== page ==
Unlike most quasars, which light up the surrounding clouds of gas and dust far beyond the galactic nucleus, the researchers found that only the gas and dust closest to the nucleus had been turned on. Frederick, Gezari and their collaborators suspect that this activity gradually spreads from the galactic nucleus–and may provide the opportunity to map the development of a newborn quasar.

“It’s surprising that any galaxy can change its look on human time scales. These changes are taking place much more quickly than we can explain with current quasar theory,” Frederick said. “It will take some work to understand what can disrupt a galaxy’s accretion structure and cause these changes on such short order. The forces at play must be very extreme and very dramatic.”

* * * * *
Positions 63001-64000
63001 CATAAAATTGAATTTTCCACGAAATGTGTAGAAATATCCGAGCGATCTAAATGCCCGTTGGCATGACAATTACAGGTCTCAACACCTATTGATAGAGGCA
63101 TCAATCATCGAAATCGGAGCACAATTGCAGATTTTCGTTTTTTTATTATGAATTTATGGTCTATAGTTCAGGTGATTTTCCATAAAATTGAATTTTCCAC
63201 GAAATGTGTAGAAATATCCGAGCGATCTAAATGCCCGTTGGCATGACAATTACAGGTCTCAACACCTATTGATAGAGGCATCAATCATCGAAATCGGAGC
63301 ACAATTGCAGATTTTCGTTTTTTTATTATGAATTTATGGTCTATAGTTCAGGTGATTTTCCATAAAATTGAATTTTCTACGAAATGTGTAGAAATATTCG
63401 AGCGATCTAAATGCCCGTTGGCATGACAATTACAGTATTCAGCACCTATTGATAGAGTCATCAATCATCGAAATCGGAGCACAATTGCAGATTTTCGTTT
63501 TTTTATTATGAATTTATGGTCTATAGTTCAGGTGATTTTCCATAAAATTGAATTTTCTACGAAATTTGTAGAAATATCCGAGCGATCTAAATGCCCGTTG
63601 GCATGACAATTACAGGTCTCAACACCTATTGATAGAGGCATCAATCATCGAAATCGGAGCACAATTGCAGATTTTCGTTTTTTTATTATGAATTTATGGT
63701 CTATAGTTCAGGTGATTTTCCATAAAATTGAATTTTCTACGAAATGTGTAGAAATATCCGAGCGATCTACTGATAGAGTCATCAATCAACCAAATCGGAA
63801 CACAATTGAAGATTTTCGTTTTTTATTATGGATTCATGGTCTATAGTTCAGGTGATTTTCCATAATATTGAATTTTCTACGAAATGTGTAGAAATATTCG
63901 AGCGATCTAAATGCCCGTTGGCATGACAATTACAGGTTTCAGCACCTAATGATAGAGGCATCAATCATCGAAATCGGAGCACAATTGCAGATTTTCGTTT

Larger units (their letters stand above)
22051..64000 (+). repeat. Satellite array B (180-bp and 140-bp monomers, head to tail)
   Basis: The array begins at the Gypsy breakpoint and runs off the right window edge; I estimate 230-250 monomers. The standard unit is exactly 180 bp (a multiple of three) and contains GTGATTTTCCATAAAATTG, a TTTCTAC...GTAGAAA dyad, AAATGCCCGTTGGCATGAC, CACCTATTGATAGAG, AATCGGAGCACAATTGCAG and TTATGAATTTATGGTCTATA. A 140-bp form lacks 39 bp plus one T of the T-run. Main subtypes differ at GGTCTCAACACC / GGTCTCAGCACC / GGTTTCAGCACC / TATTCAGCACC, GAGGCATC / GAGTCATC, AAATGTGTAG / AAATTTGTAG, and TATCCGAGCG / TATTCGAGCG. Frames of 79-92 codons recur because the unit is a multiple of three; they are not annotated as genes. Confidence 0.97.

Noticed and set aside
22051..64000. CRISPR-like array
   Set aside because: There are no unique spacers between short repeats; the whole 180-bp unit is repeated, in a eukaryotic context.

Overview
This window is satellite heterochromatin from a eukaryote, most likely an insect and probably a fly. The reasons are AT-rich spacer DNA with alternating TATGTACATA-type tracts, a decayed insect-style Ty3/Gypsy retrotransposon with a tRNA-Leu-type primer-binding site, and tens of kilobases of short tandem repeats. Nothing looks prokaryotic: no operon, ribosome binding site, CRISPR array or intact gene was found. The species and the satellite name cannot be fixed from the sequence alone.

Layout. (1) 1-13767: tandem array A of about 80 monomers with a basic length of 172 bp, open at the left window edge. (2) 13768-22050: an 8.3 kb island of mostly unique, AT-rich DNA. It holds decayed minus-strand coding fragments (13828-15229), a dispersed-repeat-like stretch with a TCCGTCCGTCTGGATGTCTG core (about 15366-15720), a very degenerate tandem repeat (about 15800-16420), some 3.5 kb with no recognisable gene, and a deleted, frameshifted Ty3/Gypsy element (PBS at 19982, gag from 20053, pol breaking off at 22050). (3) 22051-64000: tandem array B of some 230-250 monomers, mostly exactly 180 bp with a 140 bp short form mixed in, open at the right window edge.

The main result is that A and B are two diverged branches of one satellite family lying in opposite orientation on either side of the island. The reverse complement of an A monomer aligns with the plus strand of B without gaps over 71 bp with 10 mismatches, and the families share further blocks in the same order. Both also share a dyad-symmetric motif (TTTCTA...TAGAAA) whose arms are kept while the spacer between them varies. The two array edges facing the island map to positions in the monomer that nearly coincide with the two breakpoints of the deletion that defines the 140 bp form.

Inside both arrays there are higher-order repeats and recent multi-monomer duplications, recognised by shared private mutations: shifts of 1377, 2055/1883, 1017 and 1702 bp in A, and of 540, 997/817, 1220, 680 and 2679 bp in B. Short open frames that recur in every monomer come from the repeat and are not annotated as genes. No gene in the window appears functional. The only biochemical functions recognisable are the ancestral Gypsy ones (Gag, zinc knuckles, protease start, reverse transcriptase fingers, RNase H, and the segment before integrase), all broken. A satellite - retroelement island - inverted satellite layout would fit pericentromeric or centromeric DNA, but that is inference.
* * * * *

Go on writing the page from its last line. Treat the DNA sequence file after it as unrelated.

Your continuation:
In addition to Frederick and Gezari, UMD-affiliated co-authors of the research paper include Adjunct Associate Professor of Astronomy Bradley Cenko, former Neil Gehrels Prize Postdoctoral Fellow Erin Kara and astronomy graduate student Charlotte Ward.

More information: Sara Frederick et al, A New Class of Changing-look LINERs, The Astrophysical Journal (2019). DOI: 10.3847/1538-4357/ab3a38

Eureka Alert
Headline Image: © (Left; infrared & visible light imagery): ESA/Hubble, NASA and S. Smartt (Queen’s University Belfast); (Right; artist’s concept): NASA/JPL-Caltech

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Giant black hole at centre of Milky Way exploded ‘recently’ – and blast was felt 200,000 light-years away

THE SUPERMASSIVE black hole at the centre of the Milky Way exploded 3.5million years ago, according to astronomers.

This is considered to be ‘astonishingly recent’ in galactic terms and is changing what scientists thought they knew about our galaxy.

This artist’s impression shows the huge bursts of radiation exploding from the centre of the Milky Way and reaching the Magellanic Stream